When Bill Sonner was a trader on the floor of the New York Stock Exchange, he pushed, shoved and hollered to make markets. Colleagues called him "the sniper."

Now he is known as the ice-cream guy. Mr. Sonner drives a Mister Softee truck.

He is using the same sharp-elbowed tactics. After a rival tried selling in his territory, Mr. Sonner, 46, cut the price of a cone in half to $1. "I always was good at customer relations," he says.

Mr. Sonner lost his NYSE job, as a floor "specialist," in March 2007. After seeing a Web site selling truck routes for various businesses, he bought a Mister Softee route on a territory in Cedarhurst and surroundings on New York's Long Island. To run it, he has help from a brother -- laid off by a bank.

Mr. Sonner says he earns $60,000 to $80,000 a year, a far cry from the $350,000 he regularly made at the NYSE, but enjoys his route. He treats people right, cutting deals on ice-cream sandwiches or custom-ordering popsicles for picky customers.

Rivals get a different treatment. To chase away the competitor, he lowered his price and kept repeating the discount every day until the other guy gave up. "I knew I would beat him," he says.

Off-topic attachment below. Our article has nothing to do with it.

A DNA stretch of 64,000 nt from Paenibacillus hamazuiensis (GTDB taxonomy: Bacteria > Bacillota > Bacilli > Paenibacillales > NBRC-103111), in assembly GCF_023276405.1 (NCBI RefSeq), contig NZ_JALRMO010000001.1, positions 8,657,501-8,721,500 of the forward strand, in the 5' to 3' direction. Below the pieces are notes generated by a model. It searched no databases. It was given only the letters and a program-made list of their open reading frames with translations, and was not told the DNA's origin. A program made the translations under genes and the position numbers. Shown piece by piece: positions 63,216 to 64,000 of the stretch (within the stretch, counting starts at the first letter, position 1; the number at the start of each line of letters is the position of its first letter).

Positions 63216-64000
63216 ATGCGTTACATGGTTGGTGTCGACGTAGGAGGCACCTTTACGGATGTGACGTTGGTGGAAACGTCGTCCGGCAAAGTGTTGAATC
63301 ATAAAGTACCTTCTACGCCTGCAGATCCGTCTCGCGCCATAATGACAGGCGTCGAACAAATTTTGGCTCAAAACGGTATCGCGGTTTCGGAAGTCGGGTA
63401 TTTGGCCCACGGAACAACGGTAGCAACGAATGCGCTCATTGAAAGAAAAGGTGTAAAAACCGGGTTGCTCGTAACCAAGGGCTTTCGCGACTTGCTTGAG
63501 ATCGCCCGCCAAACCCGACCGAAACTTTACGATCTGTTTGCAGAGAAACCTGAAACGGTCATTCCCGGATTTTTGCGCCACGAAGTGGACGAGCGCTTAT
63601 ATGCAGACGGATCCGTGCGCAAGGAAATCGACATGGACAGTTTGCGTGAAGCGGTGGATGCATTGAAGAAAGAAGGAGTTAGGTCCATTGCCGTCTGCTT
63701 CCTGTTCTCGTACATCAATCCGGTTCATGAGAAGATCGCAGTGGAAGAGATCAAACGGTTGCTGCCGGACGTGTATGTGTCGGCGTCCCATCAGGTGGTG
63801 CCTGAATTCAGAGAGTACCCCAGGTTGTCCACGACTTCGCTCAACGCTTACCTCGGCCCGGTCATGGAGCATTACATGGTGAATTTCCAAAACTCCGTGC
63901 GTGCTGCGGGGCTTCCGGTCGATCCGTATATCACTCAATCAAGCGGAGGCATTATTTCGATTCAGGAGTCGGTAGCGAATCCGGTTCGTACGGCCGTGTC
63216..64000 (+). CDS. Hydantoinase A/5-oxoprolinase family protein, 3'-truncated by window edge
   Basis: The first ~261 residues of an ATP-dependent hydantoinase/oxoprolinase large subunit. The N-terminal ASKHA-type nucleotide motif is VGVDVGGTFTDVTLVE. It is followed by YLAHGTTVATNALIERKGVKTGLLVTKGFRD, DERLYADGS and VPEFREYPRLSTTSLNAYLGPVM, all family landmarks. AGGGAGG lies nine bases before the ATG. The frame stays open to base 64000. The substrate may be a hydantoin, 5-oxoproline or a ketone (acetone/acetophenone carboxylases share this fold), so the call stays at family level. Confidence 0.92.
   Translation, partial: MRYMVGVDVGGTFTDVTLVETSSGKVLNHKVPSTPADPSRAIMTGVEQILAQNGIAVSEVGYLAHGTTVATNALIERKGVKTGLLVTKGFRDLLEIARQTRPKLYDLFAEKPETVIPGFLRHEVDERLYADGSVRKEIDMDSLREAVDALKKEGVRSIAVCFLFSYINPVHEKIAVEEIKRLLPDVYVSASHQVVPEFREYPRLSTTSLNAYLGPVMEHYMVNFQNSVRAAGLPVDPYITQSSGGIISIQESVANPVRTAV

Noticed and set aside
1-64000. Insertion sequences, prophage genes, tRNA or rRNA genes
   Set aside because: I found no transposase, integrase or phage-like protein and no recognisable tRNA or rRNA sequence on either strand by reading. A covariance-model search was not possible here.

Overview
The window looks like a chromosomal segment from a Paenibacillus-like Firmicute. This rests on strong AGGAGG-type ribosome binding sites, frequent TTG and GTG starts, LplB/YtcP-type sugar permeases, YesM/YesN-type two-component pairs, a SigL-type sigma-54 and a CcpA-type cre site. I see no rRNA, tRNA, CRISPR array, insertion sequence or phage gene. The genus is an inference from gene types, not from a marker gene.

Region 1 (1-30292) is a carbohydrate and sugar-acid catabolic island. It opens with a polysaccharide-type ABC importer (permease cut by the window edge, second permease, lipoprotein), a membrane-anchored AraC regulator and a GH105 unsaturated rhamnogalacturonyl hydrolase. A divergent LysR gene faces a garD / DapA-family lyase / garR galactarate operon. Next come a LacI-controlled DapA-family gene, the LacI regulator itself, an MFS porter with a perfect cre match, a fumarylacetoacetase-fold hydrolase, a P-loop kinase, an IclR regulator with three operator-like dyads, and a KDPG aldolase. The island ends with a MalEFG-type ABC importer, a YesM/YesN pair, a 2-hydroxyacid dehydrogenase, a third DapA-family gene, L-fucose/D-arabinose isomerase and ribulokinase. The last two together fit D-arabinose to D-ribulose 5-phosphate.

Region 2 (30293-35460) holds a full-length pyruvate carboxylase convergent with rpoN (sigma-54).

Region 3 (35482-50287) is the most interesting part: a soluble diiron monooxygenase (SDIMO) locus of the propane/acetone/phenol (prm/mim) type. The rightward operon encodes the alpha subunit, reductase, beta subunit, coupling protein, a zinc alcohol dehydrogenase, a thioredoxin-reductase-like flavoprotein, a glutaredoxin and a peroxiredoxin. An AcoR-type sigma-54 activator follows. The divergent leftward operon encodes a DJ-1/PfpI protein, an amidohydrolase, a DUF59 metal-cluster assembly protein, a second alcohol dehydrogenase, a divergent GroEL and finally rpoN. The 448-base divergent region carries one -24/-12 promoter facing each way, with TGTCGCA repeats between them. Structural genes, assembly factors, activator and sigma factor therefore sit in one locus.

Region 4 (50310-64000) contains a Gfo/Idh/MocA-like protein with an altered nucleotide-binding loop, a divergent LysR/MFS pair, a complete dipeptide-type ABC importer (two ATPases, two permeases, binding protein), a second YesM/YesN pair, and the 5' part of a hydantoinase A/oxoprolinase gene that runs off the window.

Drew Weinstein got a master's in biophysics from Georgetown, expecting either to do research at a biotech company or get a Ph.D. and end up in academia. A professor persuaded him to check out finance instead.

"It sounded like this was where all the cool new research was going," he recalls. He went to Bank of America before deciding to get a master's in business administration from Columbia. He ended up at Cowen & Co. as a medical-technology analyst earning in the low to middle six figures. Last October, he was laid off.

After some reflection, he decided this was his chance to make a big break. "I took this personal inventory and I wasn't happy doing this," says Mr. Weinstein, 36. "My life was kind of plodding along on this course. But I wanted to take more responsibility for things. I figured, I don't really have too many chances left to knock one out of the park."

A longtime craft beer lover, Mr. Weinstein decided he wanted to open his own business, identifying a market niche in "craft" lagers. He founded his company, Magellanic, this spring and is now seeking $3 million in venture capital financing.

"I feel like I'm taking control of my life and career," he says. "I never had that level of control on Wall Street."

As a schoolboy, George Ehrhardt wanted to be either a football player or a stockbroker. At St. Lawrence University in Canton, N.Y., he became president of the Investment Club, and after graduating in May 2008 with a degree in economics, he landed a job analyzing market data for a fund-of-funds subsidiary of an asset-management firm.